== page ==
One of Dante Gabriel Rossetti’s last paintings shows Jane Morris in a world of green. She’s surrounded by foliage, seemingly lost in a day dream while her book lies ignored on her lap. Her hand loosely holds a honeysuckle.
‘The Day Dream’, Dante Gabriel Rossetti (1880)
‘Proserpine’, Dante Gabriel Rossetti
‘Astarte Syriaca’, Dante Gabriel Rossetti
Jane is possibly clad in the same dress she wore in Proserpine, where she is again seen both wearing and surrounded by green. A similar garment can also be seen in Astarte Syriaca, although it is more loosely draped and her bare shoulders are exposed.
Rossetti wrote a sonnet to accompany The Day Dream(read here in full). The poem ends She dreams ; till now on her forgotten book/Drops the forgotten blossom from her hand. The poem and picture are obviously about the woman lost in her day dream, but Rossetti’s obsessive use of Jane Morris in his paintings makes me question whether or not the title refers to Jane as the subject of his own daily thoughts and dreams. Perhaps the painting is not of a woman day dreaming, but showing us the fixation of the artist’s own day dream. To paraphrase his sister Christina Rossetti’s poem, perhaps we see Jane here not as she is, but as she fills his dream. (In an Artists’s Studio).
In the study for The Day Dream, we can focus on Jane’s face. This is the face that captivated Rossetti from the moment he spotted her in the theatre audience in Oxford, the face that has become representative of Rossetti’s body of work.
Study for ‘The Day Dream’
“How nice it would be if I could feel sure I had painted you once and for all so as to let the world know what you were, but every new thing I do from you is a disappointment, and it is only at some odd moment when I cannot set about it that I see by a flash the way it ought to be done,” Rossetti wrote to Jane. She was an important part of Rossetti’s later years and each painting can be seen as an attempt to capture some inexplicable quality that is the key to their relationship. Perhaps each work is a different “day dream”, if we look at day dreams as a way to explore our subconscious. This article, What Your Daydreams Reveal About You, discusses day dreams as a way to understand ourselves, set goals and improve our lives. Seen in this psychological context, the title of Rossetti’s painting takes on a deeper meaning. Jane Morris, as Rossetti’s muse, became the catalyst for “day dreams” that inspired some of his greatest masterpieces. Through his work, he may not have been exploring not only Jane’s face, but what she meant to him and why.
‘Rossetti working on “The Day Dream” ‘ by Frederic Shields
“The beautiful Miss Herbert, then acting at the St. James Theatre, used to come sometimes to sit to Watts, and the younger men, if they were there, would gather round her and make studies also. Echoes of their admiration reached us young people, to whom theatres were things unknown, and once we were shewn a small water-colour made by Gabriel of her, radiant in golden hair, – – just the head and throat on an emerald-green background– and deeply did we feel the tribute rendered to her beauty when we read the names which he had written around the four sides of the little picture: “BEATRICE HELEN GUENEVERE HERBERT”. I first saw this lady one evening in the early days of our marriage, at the house of friends and ours, Mr. and Mrs. Street, and then after many years we met again in Rottingdean, when Miss Herbert drove out from Brighton and she and my husband shook hands across the gulf of time. Her grace and dignity of bearing remained very striking, and I do not think there could have been a shock on either side, for both still visibly carried the marks of their distinguishing gifts–of power and of beauty. (The Memorials of Edward Burne-Jones, volume I by Georgiana Burne-Jones)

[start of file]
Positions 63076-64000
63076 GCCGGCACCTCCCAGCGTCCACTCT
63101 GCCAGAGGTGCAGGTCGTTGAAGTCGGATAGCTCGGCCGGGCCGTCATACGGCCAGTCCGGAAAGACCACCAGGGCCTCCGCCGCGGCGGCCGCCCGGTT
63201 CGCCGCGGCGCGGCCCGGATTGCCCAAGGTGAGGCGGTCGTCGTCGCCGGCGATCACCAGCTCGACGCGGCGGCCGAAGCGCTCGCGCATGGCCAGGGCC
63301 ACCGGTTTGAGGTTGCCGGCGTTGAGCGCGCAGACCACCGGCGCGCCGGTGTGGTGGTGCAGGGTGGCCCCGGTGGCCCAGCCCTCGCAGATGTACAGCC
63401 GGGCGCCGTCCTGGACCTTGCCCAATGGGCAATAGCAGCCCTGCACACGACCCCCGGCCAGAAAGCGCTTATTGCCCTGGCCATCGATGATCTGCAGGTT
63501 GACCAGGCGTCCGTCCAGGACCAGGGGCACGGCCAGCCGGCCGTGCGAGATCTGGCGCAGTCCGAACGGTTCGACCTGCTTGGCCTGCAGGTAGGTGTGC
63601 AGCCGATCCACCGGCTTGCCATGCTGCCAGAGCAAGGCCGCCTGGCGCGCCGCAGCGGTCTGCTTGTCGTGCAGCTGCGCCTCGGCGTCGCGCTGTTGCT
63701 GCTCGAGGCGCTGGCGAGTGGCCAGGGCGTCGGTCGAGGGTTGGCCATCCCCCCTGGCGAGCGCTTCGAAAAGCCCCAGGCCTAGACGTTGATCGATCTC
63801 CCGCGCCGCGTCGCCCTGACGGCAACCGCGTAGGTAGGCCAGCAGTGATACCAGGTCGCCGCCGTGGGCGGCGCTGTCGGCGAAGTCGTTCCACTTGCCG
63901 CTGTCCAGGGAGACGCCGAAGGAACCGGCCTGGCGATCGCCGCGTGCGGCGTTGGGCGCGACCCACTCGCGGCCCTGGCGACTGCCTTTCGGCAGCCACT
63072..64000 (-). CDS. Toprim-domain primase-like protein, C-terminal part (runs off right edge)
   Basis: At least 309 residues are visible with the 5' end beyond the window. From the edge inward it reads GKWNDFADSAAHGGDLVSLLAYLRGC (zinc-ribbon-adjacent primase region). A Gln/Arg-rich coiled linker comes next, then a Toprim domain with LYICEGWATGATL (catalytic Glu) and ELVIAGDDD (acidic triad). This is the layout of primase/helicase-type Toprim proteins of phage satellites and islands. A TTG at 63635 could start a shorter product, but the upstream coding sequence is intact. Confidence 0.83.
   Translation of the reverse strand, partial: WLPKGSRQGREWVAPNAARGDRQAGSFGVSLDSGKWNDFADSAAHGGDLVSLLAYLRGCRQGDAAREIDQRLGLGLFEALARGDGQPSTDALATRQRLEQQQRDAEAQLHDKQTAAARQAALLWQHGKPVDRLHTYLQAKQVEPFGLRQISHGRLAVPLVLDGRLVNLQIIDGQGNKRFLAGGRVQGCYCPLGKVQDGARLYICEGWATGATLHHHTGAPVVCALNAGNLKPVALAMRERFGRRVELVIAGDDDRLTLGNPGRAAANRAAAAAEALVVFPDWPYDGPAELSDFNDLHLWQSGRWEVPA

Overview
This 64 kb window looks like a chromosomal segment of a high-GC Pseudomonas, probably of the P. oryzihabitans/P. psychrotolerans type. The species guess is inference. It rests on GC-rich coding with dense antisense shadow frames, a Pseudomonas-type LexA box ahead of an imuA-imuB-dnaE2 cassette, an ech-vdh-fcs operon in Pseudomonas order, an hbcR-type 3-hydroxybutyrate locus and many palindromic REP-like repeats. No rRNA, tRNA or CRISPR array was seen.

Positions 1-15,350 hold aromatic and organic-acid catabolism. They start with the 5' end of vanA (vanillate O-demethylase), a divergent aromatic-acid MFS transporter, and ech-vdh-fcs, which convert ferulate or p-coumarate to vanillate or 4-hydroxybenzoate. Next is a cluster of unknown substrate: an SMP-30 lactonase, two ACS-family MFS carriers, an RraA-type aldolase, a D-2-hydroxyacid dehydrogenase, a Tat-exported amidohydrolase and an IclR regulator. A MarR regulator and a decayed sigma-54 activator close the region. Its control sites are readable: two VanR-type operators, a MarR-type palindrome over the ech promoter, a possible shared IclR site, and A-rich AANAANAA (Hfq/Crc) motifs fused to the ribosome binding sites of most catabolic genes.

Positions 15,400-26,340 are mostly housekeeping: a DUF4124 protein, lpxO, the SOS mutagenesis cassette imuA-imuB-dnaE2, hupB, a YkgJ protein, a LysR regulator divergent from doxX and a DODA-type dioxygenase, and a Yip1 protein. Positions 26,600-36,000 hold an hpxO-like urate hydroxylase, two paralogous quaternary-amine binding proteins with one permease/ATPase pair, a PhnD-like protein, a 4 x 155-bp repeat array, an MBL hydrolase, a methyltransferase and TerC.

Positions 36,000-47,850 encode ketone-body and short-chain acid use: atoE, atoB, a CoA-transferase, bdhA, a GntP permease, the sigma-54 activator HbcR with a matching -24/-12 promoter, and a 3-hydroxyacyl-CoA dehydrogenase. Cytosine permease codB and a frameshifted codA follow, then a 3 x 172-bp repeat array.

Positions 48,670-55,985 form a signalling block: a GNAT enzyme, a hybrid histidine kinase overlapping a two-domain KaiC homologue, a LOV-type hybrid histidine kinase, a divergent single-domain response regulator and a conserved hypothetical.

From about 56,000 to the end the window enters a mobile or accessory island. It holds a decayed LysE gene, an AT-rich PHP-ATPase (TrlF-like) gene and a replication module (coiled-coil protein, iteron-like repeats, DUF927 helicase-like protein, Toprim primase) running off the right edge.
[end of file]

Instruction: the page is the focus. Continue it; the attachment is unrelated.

Ruth Herbert was a Victorian actress who was drawn frequently by artists in the Pre-Raphaelite circle. Dante Gabriel Rossetti used her features a great deal and once wrote to William Bell Scott while waiting for her arrival:
I am in the stunning position this morning of expecting the actual visit at 1/2 past 11 of a model whom I have been longing to paint for years — Miss Herbert of the Olympic Theatre– who has the most varied and highest expression I ever saw in a woman’s face, besides abundant beauty, golden hair, etc. Did you ever see her? O my eye! she has sat to me now and will sit to me for Mary Magdalene in the picture I am beginning. Such luck!
‘Head of a Woman Called Ruth Herbert’, Dante Gabriel Rossetti
This drawing by Rossetti is of Fanny Cornforth and George Boyce, but Ruth Herbert’s portrait can be seen on the wall:
We live in the age of Instagram, where actresses and reality-tv-starlets pepper our news feeds. In a world where you can be famous without actual talent or achievement, it’s nice to glimpse an actress of a bygone time. An actress whose features we might never see or whose name we might not hear of had she not captured the fancy of several Pre-Raphaelite artists and their friends. Here’s to you, Ruth Herbert.
Portrait of Ruth herbert by Dante Gabriel Rossetti
‘Isabella and the Pot of Basil’, William Holman Hunt